NEWS | April 16, 2021

Kentucky Air Guard to open Thunder Over Louisville air show with special tactics jump

By Senior Airman Clayton Wear, 123rd Airlift Wing Public Affairs

The Kentucky Air National Guard is slated to open Saturday’s Thunder Over Louisville air show with a nine-person parachute jump from one of the unit’s aircraft by members of its special tactics squadron.

The Airmen — all combat controllers and pararescuemen from the 123rd Special Tactics Squadron — will execute a high-altitude, low-opening parachute insertion from a C-130 Hercules to kick off the show at 4 p.m., said Capt. Bryan Hunt, the unit’s assistant director of operations.

The location is not being disclosed to discourage crowds during COVID-19 restrictions, but the entire air show will be broadcast live on WHAS-11 television.

The jump will demonstrate the kinds of techniques special operators use to deploy personnel behind enemy lines or into any challenging environment for personnel-rescue missions, humanitarian response or combat operations.

“This is a great opportunity for members of the public to see how their Airmen and special operators perform their mission all over the world,” Hunt said.

Combat controllers are some of the most highly trained personnel in the U.S. military, he added. As FAA-certified air traffic controllers, they deploy undetected into combat and hostile environments to establish assault zones or airfields while simultaneously conducting air traffic control, fire support, command and control, direct action, counter-terrorism, foreign internal defense and humanitarian assistance.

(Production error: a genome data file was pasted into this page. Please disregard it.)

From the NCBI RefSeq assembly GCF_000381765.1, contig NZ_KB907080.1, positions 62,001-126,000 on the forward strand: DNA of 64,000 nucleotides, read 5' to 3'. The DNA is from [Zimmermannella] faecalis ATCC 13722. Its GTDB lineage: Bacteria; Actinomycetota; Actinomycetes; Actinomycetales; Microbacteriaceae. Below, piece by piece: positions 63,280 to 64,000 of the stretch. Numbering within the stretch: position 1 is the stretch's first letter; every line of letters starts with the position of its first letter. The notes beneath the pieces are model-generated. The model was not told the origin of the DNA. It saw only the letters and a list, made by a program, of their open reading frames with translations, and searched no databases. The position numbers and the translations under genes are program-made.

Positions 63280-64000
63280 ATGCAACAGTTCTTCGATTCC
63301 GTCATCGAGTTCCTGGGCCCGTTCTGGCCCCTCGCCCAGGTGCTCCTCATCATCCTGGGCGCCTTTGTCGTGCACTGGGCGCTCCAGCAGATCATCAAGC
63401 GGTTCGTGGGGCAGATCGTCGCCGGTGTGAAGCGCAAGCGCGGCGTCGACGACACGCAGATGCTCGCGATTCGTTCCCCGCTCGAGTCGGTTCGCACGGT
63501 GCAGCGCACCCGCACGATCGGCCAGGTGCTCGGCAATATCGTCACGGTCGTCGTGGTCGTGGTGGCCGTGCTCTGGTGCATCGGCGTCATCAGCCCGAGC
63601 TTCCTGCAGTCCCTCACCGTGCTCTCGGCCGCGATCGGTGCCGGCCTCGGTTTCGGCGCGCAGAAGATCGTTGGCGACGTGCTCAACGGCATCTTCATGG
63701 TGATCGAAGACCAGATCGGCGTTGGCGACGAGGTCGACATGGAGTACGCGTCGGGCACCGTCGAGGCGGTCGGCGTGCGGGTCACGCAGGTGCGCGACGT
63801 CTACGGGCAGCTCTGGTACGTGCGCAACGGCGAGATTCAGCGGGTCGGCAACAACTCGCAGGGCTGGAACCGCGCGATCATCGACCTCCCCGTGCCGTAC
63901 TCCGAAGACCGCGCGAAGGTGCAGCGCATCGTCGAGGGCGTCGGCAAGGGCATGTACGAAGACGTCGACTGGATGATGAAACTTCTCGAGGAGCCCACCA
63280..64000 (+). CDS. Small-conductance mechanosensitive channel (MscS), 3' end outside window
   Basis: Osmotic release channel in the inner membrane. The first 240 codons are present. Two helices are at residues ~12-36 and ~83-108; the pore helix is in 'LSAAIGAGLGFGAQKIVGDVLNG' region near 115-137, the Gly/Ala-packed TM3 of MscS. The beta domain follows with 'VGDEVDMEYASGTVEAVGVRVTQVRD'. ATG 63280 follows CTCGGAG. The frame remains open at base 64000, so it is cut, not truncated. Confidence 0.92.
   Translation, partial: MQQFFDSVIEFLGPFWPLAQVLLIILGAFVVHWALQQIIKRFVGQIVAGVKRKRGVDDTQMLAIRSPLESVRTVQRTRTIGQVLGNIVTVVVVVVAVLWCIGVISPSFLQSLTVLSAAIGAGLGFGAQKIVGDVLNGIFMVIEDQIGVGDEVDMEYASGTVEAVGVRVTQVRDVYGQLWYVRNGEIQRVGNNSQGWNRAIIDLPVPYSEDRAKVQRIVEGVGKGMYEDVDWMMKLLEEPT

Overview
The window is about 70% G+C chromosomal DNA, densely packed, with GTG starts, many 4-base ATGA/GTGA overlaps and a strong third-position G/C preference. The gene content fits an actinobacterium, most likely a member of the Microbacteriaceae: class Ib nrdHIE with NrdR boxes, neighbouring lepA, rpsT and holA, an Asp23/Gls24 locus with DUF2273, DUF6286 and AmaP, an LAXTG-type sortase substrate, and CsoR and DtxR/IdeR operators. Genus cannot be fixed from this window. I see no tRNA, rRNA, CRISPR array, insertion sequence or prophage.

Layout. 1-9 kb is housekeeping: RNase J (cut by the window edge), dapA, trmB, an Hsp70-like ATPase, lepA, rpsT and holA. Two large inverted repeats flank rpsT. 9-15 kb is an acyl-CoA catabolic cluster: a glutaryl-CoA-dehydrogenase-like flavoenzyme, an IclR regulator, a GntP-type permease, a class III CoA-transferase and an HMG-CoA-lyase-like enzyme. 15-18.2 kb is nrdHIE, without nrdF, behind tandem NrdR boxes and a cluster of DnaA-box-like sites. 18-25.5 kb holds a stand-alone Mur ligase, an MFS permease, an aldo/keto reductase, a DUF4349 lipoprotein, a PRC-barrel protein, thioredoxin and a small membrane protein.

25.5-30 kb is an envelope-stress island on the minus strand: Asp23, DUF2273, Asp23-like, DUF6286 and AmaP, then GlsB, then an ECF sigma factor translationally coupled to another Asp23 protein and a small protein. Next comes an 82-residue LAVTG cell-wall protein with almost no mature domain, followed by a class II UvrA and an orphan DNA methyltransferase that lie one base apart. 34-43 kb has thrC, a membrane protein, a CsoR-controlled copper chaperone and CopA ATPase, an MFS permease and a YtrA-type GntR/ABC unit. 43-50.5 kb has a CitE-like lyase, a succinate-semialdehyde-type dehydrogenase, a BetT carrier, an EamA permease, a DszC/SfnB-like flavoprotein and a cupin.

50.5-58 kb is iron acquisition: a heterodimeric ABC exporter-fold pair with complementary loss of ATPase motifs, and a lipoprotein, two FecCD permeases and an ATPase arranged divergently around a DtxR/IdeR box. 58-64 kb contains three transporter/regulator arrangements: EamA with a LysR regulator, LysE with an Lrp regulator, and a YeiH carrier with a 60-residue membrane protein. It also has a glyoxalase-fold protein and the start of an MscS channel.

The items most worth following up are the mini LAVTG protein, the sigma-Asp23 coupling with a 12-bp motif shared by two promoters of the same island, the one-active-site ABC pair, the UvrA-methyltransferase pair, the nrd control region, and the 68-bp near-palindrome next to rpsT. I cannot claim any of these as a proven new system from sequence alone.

Pararescuemen are parachute-jump qualified trauma specialists who must maintain Emergency Medical Technician-Paramedic credentials throughout their careers. With their medical and rescue expertise, PJs are able to perform life-saving missions in the world's most remote areas.

Another key highlight of this year’s airshow will be a three-ship C-130 aerial demonstration by members of the Kentucky Air Guard’s 123rd Airlift Wing.

“From 4 to 6 p.m., we’re going to show off a few of our capabilities as a diverse wing,” said Capt. Chad Applegate, who helped coordinate the air show. “It’s an amazing opportunity to showcase our mechanics, logistic technicians and pilots with the C-130 flyby, as well as all the people who support our special tactics squadron to perform their jobs 365 days a year.”

Other events scheduled for Saturday include a U.S. Army UH-60 Blackhawk demo, a tribute to the Tuskegee Airmen, and appearances from Apache and Chinook helicopters as well as C-17, KC-135, T-6, T-38 and P-51 aircraft.

The P-51, nicknamed “Swamp Fox,” pays homage to the Kentucky Air Guard’s past, Applegate said, noting that this exact aircraft was once part of the unit’s inventory following World War II.

“Not many people realize how diverse the Kentucky Air National Guard’s background is,” Applegate said. “From 1947 to 1956, our Air Guard flew the P-51 Mustang, and one of those original airplanes is flying Saturday.

“This year’s Thunder Over Louisville air show will be a fantastic continuation of a Louisville tradition,” Applegate added. “To be able to demonstrate our own aircraft and special tactics unit during the pandemic is a great way for us to show the public the role that their Air Guard plays as a key component of U.S. air power.”